385930 Reverse Water Gas Shift Chemical Looping for Carbon Dioxide Conversion to Carbon Monoxide on Reduced Perovskite Oxides

Monday, November 17, 2014: 4:15 PM
308 (Hilton Atlanta)
Yolanda A. Daza1, Ryan A. Kent1, Matthew M. Yung2 and John N. Kuhn1, (1)Chemical & Biomedical Engineering, University of South Florida, Tampa, FL, (2)National Bioenergy Center, National Renewable Energy Laboratory, Golden, CO

Previously, we have shown that from the (La,Sr)CoO3 perovskite family, La0.75Sr0.25CoO3 was optimum in the reduction of CO2 to CO because of its structure stability and maximized CO formation at the lowest temperatures. This perovskite was used in the reverse water gas shift chemical looping process (RWGS-CL) for the conversion of carbon dioxide to carbon monoxide that can later be hydrogenated to liquid fuels. In the RWGS-CL process, a stream of H2 reduces the La0.75Sr0.25CoO3 perovskite. Then, CO2 is flowed and converted to CO on the reduced oxides.  Temperature-programmed (H2-TPR, CO2-TPO) and isothermal CO2 conversion experiments were performed on the perovskite to determine the optimum operating temperatures for the H2-reduction (500 °C) and CO2-conversion (850 °C) steps.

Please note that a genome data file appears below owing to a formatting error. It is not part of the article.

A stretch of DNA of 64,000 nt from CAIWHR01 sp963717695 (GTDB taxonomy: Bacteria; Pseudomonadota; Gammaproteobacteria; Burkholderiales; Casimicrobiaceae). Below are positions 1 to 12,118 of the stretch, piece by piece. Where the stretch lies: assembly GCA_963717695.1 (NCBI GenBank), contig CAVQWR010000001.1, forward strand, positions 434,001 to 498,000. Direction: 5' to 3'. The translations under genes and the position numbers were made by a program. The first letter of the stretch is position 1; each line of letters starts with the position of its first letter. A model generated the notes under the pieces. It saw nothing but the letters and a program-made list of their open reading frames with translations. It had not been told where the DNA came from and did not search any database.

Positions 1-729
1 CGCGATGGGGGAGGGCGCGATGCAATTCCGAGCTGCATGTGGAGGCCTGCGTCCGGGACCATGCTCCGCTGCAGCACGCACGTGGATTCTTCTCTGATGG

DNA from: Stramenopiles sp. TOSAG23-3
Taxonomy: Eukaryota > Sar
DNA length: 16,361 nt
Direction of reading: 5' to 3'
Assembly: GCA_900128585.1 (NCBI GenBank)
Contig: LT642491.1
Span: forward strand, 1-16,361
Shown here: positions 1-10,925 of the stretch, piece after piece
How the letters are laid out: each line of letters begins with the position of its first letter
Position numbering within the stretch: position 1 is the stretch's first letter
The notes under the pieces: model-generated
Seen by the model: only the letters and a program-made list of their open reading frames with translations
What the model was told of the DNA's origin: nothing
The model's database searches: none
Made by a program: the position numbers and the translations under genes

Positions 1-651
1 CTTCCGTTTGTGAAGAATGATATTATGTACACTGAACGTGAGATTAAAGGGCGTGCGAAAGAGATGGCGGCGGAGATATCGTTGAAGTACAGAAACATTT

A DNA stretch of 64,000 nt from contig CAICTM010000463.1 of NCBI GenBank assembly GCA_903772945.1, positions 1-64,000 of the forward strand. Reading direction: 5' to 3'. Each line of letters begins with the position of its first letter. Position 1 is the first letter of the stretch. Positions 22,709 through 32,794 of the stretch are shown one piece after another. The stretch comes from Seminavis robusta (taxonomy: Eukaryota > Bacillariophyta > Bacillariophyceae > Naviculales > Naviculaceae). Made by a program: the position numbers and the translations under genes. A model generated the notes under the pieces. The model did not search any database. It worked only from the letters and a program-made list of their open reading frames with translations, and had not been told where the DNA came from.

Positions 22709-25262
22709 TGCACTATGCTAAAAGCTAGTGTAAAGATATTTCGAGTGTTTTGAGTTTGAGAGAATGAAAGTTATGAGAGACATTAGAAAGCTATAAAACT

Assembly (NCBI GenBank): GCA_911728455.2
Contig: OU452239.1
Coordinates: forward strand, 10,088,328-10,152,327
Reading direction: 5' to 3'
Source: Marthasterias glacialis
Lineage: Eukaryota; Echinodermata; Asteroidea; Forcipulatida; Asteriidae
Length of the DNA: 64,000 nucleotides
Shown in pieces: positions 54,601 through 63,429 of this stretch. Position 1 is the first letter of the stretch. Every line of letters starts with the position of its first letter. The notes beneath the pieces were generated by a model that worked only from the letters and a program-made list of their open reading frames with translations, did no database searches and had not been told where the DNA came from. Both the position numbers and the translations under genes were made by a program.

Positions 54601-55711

The RWGS-CL process was studied for three reaction cycles. After the second cycle, the RWGS-CL exhibited stability of the crystalline structures and constant CO production rates (as high as 172.6 mol of CO/ grams of perovskite /min).

The cyclic nature of the process presents an advantage over the reverse water gas shift (RWGS) reaction, because with separate H2 and CO2 streams, methane formation is suppressed. Furthermore, the materials remain stable after the second step, whereas catalysts used for RWGS generally deactivate. The high CO formation rates and the repeatability of the process make RWGS-CL a promising technology for CO2 conversion that could produce hydrocarbons, if a renewable hydrogen source is available.

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